A mouse model designed to mimic therapeutic antibiotic use in human children shows that commonly used antibiotics can alter the development of mouse pups, reports a paper published in Nature Communications. Early-life antibiotic use temporarily accelerated total body mass and bone growth in the young mice, and caused long-term changes in gut microbiome diversity and population structure.
Antibiotic use in the United States is highest in children under 10 who, collectively, receive more than 40 million courses per year. Previous research has looked at how low-level, continuous dosage affects animals; however, as humans usually receive 10- to 100-fold higher antibiotic exposures for short courses to treat acute infections, the relevance of these studies to human antibiotic use is unclear.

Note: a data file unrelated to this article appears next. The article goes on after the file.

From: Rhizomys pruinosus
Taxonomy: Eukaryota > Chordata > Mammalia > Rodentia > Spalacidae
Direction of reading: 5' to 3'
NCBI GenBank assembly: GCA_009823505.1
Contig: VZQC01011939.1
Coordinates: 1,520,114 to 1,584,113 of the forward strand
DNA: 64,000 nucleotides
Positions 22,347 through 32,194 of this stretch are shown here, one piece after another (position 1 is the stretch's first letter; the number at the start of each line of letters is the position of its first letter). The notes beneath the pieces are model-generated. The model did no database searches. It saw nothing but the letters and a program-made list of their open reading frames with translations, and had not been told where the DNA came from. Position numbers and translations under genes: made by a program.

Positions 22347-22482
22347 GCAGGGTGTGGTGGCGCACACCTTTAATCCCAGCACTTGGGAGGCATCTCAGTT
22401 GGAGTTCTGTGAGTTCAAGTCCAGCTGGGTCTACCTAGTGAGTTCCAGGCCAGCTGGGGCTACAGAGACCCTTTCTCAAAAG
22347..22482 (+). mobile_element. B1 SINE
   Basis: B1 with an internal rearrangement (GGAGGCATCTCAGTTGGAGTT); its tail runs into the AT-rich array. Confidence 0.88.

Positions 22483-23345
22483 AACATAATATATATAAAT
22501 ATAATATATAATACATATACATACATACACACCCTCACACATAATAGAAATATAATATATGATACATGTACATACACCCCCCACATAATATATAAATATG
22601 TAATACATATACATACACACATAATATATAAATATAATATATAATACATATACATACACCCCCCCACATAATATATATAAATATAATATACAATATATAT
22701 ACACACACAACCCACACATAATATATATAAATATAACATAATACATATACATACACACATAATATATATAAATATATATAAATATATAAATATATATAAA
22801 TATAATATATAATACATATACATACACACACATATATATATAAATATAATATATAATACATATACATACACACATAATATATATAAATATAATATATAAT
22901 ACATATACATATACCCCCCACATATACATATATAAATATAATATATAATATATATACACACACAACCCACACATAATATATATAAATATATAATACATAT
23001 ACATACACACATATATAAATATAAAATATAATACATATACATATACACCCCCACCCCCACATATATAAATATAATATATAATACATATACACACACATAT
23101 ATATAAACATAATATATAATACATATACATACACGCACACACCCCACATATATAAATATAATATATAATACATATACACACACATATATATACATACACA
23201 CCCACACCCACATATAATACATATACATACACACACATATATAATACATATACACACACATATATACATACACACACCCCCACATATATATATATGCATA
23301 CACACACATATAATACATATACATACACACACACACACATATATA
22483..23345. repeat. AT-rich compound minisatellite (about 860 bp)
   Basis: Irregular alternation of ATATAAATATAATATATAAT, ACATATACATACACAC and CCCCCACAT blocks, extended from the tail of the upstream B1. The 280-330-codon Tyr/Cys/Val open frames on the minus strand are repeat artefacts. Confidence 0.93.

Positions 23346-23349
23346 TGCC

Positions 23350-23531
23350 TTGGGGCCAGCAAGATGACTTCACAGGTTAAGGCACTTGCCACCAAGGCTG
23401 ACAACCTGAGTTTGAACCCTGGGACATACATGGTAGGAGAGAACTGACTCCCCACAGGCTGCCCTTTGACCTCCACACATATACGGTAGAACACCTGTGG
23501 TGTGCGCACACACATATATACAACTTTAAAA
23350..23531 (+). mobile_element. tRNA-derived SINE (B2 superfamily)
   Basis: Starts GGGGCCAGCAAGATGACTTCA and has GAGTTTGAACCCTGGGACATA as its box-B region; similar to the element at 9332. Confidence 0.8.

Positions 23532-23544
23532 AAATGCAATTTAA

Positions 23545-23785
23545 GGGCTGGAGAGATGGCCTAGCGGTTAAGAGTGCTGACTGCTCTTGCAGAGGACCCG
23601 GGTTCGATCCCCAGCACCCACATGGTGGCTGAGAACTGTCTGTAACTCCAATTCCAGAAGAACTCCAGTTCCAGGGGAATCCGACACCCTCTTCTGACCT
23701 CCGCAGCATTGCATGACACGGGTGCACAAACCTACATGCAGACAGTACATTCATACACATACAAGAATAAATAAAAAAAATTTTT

To better understand how human antibiotic use may affect microbiota and development, Martin Blaser and colleagues developed a mouse model that mimics early-life therapeutic-dose antibiotic treatment. They administered amoxicillin and tylosin to the mice as these antibiotic classes are the most commonly prescribed to children. They find that treatment early in life leads to short-term increases in body weight and bone growth in the mice. Longer-term changes, which remained for months after antibiotic exposure, were observed in gut microbiome diversity and composition. These effects were dependent on the number of courses and class of antibiotic. Although it is unclear if the effects on bone growth and body mass are to do with microbiota, these findings indicate a need to re-examine antibiotic guidelines and risks in the human population.